Twitter share price plummets as results are leaked early and fail to meet expectations

 
Sarah Spickernell
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Twitter shares have been on the up until now (Source: Getty)

Twitter had a disappointing first quarter, and this was made even worse by the accidental leakage of its results.

The figures

In the first three months of 2015, Twitter experienced a 74 per cent rise in revenue to $436m (£284m), and had earnings of seven cents per share. This failed to meet analyst expectations of a $456.2m revenue.
Exacerbating this poor performance was the accidental early leakage of the results by financial information platform Selerity. Shares in the social media company were halted following the incident, and when trading resumed they fell by as much as 26 per cent to $38.38.

Why it's interesting

This marks a fall from grace for Twitter in terms of shares – over the past year, they have increased by 44.5 per cent, compared to an increase of just 13.4 per cent for the S&P 500. In the past three months alone they have gone up by 39 per cent.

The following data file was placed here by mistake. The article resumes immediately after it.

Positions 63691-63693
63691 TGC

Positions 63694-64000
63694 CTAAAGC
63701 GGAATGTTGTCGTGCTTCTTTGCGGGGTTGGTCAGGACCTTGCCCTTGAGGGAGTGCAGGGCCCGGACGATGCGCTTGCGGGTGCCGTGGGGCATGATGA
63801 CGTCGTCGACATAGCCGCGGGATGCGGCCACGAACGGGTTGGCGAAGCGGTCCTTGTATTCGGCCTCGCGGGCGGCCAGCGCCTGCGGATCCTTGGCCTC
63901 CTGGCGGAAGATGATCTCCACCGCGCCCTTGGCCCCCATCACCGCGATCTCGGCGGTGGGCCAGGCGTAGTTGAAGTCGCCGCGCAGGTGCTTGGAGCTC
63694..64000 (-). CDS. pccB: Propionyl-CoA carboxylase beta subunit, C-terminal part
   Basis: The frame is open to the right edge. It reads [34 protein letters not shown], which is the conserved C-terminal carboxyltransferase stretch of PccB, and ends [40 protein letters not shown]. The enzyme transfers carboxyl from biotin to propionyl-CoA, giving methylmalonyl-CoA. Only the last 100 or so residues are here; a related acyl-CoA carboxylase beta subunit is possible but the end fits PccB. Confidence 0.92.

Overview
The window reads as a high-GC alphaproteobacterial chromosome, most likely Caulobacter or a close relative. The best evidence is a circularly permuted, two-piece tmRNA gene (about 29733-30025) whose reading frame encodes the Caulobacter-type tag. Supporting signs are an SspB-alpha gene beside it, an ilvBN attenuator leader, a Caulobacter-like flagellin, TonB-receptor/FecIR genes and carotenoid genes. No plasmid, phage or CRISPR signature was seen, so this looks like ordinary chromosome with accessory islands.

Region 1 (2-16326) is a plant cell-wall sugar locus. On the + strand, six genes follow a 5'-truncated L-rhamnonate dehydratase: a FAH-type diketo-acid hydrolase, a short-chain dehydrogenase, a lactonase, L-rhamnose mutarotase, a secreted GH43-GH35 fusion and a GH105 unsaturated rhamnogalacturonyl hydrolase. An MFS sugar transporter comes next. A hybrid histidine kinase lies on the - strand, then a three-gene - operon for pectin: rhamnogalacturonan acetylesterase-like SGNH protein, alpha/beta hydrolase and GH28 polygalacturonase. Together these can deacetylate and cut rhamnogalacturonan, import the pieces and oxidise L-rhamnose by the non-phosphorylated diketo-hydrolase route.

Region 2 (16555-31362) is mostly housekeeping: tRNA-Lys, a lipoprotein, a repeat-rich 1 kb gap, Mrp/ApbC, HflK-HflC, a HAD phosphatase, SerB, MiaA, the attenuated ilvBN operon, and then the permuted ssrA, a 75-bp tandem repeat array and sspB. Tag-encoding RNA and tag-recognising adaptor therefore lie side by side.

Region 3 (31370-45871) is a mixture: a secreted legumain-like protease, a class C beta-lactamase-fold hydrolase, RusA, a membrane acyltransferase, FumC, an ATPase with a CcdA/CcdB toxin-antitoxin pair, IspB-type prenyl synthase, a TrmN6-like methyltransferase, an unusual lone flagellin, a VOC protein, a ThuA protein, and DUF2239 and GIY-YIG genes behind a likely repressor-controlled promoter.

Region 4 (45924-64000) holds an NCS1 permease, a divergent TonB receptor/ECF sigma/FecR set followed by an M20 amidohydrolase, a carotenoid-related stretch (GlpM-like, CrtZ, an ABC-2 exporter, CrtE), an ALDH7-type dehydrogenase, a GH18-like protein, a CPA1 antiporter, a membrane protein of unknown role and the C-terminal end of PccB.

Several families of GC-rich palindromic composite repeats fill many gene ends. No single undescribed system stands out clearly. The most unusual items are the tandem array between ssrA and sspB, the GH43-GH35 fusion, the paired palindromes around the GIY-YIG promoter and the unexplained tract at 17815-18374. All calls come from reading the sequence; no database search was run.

The company blamed the lower-than-expected revenue on the poor performance of its new direct response products, and expects this revenue impact to continue for the rest of the year.

What Twitter said

Dick Costolo, chief executive of the company, said he was confident about the company's long-term success, despite this dip:

While we exceeded our EBITDA target for the first quarter, revenue growth fell slightly short of our expectations due to lower-than-expected contribution from some of our newer direct response products. It is still early days for these products, and we have a strong pipeline that we believe will drive increased value for direct response advertisers in the future.
We remain confident in our strategy and in Twitter’s long-term opportunity, and our focus remains on creating sustainable shareholder value by executing against our three priorities: strengthening the core, reducing barriers to consumption and delivering new apps and services.

In short

The latest figures will do nothing to assuage investor fears that the company is unable to generate a revenue as powerful as its cultural influence, but the strong upward trend in share price may prove difficult to shift once the initial reaction has died down.

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